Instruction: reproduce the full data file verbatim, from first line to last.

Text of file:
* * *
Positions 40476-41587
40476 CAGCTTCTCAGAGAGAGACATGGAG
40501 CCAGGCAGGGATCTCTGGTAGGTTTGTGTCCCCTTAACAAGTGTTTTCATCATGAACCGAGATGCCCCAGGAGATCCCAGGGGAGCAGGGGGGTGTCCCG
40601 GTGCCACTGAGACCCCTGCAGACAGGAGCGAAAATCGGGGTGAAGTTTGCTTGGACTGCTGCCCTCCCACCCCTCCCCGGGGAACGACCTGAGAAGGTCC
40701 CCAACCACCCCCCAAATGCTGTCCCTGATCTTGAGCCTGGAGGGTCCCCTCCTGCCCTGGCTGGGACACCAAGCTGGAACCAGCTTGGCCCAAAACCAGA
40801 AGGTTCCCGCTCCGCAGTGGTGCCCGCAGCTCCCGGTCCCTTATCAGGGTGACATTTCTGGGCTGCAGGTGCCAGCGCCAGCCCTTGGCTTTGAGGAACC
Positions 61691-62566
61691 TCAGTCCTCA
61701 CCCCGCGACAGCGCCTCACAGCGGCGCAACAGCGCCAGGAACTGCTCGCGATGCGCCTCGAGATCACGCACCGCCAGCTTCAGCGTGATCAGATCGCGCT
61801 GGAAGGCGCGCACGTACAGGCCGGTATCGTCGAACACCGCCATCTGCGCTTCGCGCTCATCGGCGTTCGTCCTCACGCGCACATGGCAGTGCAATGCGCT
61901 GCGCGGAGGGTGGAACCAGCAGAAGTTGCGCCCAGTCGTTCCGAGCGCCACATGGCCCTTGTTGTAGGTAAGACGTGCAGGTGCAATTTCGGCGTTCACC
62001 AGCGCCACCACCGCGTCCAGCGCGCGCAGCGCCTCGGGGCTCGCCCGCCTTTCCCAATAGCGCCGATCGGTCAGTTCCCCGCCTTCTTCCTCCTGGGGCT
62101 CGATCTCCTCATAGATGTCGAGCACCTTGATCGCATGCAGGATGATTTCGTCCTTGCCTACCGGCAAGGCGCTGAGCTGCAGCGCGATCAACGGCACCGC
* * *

Positions 40476-41587
40476 CAGCTTCTCAGAGAGAGACATGGAG
40501 CCAGGCAGGGATCTCTGGTAGGTTTGTGTCCCCTTAACAAGTGTTTTCATCATGAACCGAGATGCCCCAGGAGATCCCAGGGGAGCAGGGGGGTGTCCCG
40601 GTGCCACTGAGACCCCTGCAGACAGGAGCGAAAATCGGGGTGAAGTTTGCTTGGACTGCTGCCCTCCCACCCCTCCCCGGGGAACGACCTGAGAAGGTCC
40701 CCAACCACCCCCCAAATGCTGTCCCTGATCTTGAGCCTGGAGGGTCCCCTCCTGCCCTGGCTGGGACACCAAGCTGGAACCAGCTTGGCCCAAAACCAGA
40801 AGGTTCCCGCTCCGCAGTGGTGCCCGCAGCTCCCGGTCCCTTATCAGGGTGACATTTCTGGGCTGCAGGTGCCAGCGCCAGCCCTTGGCTTTGAGGAACC
Positions 61691-62566
61691 TCAGTCCTCA
61701 CCCCGCGACAGCGCCTCACAGCGGCGCAACAGCGCCAGGAACTGCTCGCGATGCGCCTCGAGATCACGCACCGCCAGCTTCAGCGTGATCAGATCGCGCT
61801 GGAAGGCGCGCACGTACAGGCCGGTATCGTCGAACACCGCCATCTGCGCTTCGCGCTCATCGGCGTTCGTCCTCACGCGCACATGGCAGTGCAATGCGCT
61901 GCGCGGAGGGTGGAACCAGCAGAAGTTGCGCCCAGTCGTTCCGAGCGCCACATGGCCCTTGTTGTAGGTAAGACGTGCAGGTGCAATTTCGGCGTTCACC
62001 AGCGCCACCACCGCGTCCAGCGCGCGCAGCGCCTCGGGGCTCGCCCGCCTTTCCCAATAGCGCCGATCGGTCAGTTCCCCGCCTTCTTCCTCCTGGGGCT
62101 CGATCTCCTCATAGATGTCGAGCACCTTGATCGCATGCAGGATGATTTCGTCCTTGCCTACCGGCAAGGCGCTGAGCTGCAGCGCGATCAACGGCACCGC